Jailed magnate Mikhail Khodorkovsky renewed his offer Monday to give up the 44 percent stake he and his partners hold in the beleaguered oil company Yukos to pay its tax debt, the Interfax news agency reported.
The offer came as Khodorkovsky returned to a Moscow courtroom cage on Monday for a hearing on charges of tax evasion and fraud.
“If the government considers saving the company from bankruptcy to be necessary and its interests, it is possible to ‘unfreeze’ the packet of Yukos shares belonging to me and my partners. And then we are prepared to give this packet to the Yukos management in order to eliminate the company’s tax debt,” the Interfax news agency quoted him as saying through lawyers.
The statement repeated an offer Khodorkovsky had made last week.
Monday’s hearing was the first since the state moved toward seizing his former company’s assets as collateral for a huge tax claim.
Khodorkovsky, who was arrested in October, and his close associate Platon Lebedev are being tried on charges including tax evasion and fraud in connection with their activities as core shareholders in Yukos, Russia’s biggest oil producer. Both face prison terms of up to 10 years if convicted.
Their joint trial is just one component of a complex web of legal cases against Yukos and its owners, which the government insists is part of a drive against corruption. Many observers, however, say the legal campaign has more to do with the Kremlin’s displeasure over Khodorkovsky’s political activities in the runup to last year’s parliamentary elections.
The Moscow Arbitration Court ruled late last month that Yukos must pay $3.4 billion for a 2000 back taxes claim, and the Russian Tax Service sent the company a new demand for a nearly identical for 2001. Prosecutor General Vladimir Ustinov said that the company could expect more tax claims for subsequent years.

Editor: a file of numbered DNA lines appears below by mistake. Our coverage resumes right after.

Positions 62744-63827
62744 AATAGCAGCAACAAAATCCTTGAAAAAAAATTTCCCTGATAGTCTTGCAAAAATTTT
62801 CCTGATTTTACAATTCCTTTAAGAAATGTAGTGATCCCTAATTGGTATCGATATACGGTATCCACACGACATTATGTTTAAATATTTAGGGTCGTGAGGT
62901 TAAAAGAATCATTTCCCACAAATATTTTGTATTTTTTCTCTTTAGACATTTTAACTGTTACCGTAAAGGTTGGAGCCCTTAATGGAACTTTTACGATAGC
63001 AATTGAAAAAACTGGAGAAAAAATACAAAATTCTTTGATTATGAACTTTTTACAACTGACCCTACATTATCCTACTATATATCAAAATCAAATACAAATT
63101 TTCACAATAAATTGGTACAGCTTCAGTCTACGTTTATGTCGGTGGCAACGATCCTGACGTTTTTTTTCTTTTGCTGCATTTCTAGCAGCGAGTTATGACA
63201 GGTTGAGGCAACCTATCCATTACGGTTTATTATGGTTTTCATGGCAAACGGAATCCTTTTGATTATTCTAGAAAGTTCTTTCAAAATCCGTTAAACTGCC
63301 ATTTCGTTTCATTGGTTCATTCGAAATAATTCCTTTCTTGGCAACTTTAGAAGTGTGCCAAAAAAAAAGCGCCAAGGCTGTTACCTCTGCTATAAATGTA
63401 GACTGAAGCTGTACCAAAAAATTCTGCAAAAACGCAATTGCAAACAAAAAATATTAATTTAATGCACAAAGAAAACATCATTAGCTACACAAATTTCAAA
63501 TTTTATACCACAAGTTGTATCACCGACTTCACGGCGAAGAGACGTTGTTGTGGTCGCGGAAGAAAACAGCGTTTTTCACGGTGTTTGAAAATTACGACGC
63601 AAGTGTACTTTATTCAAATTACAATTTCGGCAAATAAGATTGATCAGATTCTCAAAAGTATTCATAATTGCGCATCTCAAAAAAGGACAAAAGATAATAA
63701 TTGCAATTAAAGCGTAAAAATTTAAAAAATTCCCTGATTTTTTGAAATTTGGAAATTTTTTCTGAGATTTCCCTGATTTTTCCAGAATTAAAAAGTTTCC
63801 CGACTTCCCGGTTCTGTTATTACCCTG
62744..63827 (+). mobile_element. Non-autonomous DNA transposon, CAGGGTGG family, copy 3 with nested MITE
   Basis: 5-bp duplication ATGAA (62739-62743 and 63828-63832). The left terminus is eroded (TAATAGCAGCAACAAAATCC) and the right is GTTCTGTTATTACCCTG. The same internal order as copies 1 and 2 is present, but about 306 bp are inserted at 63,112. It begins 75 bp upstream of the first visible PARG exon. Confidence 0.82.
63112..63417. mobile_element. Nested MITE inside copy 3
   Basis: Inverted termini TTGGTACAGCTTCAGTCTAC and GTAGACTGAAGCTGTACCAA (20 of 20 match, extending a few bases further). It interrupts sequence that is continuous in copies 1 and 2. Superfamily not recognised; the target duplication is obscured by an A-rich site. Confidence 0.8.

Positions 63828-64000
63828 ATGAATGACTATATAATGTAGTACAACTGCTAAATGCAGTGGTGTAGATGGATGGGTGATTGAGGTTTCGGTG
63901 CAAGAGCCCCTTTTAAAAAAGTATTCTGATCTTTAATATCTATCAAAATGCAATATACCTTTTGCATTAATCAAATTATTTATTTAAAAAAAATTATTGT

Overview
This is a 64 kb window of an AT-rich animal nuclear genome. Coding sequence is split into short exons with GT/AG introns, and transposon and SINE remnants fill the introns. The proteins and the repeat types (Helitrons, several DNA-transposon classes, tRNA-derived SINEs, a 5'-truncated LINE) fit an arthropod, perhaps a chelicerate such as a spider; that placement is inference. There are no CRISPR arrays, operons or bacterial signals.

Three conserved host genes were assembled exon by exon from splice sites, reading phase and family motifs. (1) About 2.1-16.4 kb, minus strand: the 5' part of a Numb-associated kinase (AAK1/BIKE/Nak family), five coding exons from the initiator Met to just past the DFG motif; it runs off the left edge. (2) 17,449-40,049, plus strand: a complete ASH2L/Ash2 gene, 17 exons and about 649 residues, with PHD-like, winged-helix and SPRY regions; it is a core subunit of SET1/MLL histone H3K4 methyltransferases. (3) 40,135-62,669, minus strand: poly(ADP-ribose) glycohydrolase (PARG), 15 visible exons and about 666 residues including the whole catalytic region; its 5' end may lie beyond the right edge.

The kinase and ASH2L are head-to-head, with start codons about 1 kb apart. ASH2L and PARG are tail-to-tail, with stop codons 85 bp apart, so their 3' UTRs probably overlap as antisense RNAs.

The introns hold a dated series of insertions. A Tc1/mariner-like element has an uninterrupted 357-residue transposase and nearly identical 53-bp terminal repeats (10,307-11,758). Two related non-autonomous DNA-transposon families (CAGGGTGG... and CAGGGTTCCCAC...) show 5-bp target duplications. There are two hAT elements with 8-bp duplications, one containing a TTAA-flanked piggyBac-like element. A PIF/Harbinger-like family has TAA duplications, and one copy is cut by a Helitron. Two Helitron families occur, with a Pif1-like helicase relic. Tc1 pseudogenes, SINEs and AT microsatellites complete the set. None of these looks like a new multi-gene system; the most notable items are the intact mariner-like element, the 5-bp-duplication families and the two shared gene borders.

Bailiffs last week began work to freeze accounts in Yukos’ daughter production companies in Siberia.
The Interfax news agency reported Sunday that Yukos offered to voluntarily pay $8 billion in back taxes from 2000-2003 if it is given three years to make the payments.
Citing a high-level source in Yukos, Interfax reported that the offer was made to the government by Yukos CEO Steven Theede on Thursday. But analysts said the government was unlikely to consider the proposal.
“Why sully the country’s reputation when they’ve gone down this path only to back off at the end?” said James Fenkner, head of research at the Troika Dialog brokerage in Moscow. “If there was a time to do a deal it was a year ago.”
Yukos and its majority shareholders have already proposed numerous alternatives to settle their 2000 bill. But the government has said it won’t restructure the bill and has shown no enthusiasm for the other proposals, including Khodorkovsky’s offer last week to give up his stock to settle the claim.
The government’s position has led to speculation that it intends to seize choice Yukos assets for nonpayment of the taxes and redistribute them to Kremlin-friendly hands.
At Monday’s hearing, the court rejected a defense-supported request from journalists and a rights organization to organize broadcasts of the proceedings by setting up a microphone in the courtroom, defense lawyer Yuri Shmidt said. He said the prosecutor had argued that the broadcasts would distract participants.
Only a handful of journalists have been allowed into the courtroom for the trial, which President Vladimir Putin said should be open.
Outside the court, Toronto-based lawyer Robert Amsterdam said the defense filed three motions related to the health of Lebedev, who he said was suffering from a serious liver ailment.
Lebedev’s health has deteriorated since his jailing last July, particularly in recent weeks, and “he can hardly stand,” Amsterdam said.
The motions requested an independent medical exam, Lebedev’s release from jail during the trial, or a halt in the trial pending a diagnosis, he said. Previous requests for the release of Khodorkovsky and Lebedev have been rejected.